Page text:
3. Only now is it being reduced to "just a contract dispute - it was never about code copying".

            As for your comment about Windows and Linux - Microsoft freely admits that there's BSD code in Windows, just as there is BSD code in Linux.

            • "There was never any claim of bit-for-bit copying between SCO and Linux, even in their FUDdiest days. ... They originally claimed it was line-for-line source code copying."

              Though I don't see there being that much difference, I stand corrected. (Although I thought they detected the 'copying' by comparing the bits of copied code...)

              "Only now is it being reduced to "just a contract dispute - it was never about code copying"."

              In other words, despite having access to the code, they still had no case. MS
    • Seriously, can we all stop saying your eyes will burn if you look at MS' source code? If you're a decent coder, Windows' code won't taint your coding skills. I have looked at some VBs scripts once and I haven't been reduced magically to a script kiddie. I would look at MS' code once for the fun of it if I could do it, but I really doubt it would mean the end of my career... We're not so stupid as to copy/paste everything we see on the internet, we have brains and we use it, please.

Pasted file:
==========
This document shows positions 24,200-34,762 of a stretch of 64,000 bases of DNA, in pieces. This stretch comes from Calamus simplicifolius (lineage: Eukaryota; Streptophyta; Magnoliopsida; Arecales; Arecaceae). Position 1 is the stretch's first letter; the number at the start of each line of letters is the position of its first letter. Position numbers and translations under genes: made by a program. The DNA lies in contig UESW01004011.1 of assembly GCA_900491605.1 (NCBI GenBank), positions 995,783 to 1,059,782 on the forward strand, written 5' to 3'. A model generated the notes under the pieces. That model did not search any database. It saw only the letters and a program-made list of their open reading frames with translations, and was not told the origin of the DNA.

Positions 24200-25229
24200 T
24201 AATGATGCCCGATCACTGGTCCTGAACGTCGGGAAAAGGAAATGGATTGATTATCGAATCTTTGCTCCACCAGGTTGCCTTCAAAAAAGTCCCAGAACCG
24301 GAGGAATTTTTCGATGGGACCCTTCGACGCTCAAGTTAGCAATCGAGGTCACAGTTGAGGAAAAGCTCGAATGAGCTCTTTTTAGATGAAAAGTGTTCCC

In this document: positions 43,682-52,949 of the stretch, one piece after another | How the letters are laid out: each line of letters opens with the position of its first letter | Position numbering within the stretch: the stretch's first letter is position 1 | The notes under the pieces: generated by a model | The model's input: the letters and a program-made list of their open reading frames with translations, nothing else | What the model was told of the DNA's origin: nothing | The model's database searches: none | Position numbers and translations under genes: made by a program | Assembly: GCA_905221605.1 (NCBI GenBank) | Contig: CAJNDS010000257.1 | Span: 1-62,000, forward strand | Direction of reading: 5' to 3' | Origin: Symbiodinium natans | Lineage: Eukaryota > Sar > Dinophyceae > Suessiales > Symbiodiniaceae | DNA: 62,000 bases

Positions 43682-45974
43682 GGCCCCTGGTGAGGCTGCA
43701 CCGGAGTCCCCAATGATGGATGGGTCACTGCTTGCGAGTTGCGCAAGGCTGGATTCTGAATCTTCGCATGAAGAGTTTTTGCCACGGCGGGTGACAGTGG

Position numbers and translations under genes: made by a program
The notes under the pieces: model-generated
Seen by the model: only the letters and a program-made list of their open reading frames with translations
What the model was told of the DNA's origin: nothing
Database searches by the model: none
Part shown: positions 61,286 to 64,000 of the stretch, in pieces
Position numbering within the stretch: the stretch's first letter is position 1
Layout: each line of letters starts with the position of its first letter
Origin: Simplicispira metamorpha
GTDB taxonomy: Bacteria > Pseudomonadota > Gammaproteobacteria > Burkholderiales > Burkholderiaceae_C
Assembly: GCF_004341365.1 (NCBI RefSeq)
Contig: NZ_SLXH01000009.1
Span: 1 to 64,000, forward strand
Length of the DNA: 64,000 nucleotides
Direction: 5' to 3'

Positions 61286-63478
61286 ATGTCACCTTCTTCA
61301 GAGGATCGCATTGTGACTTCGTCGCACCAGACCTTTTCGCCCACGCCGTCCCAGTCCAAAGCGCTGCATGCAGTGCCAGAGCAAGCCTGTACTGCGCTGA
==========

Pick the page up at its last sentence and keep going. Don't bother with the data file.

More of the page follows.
• One word: SCO.
        1. You see Microsoft source
        2. You later get hired to develop some wizz-bang software
        3. New product enjoys success in the marketplace
        4. Microsoft tries to buy your employer out with a lowball bid
        5. Employer asks for more money
        6. Microsoft pulls out your NDA
        7. Microsoft demands to see all the source for your product
        8. Microsoft threatening legal action against your customers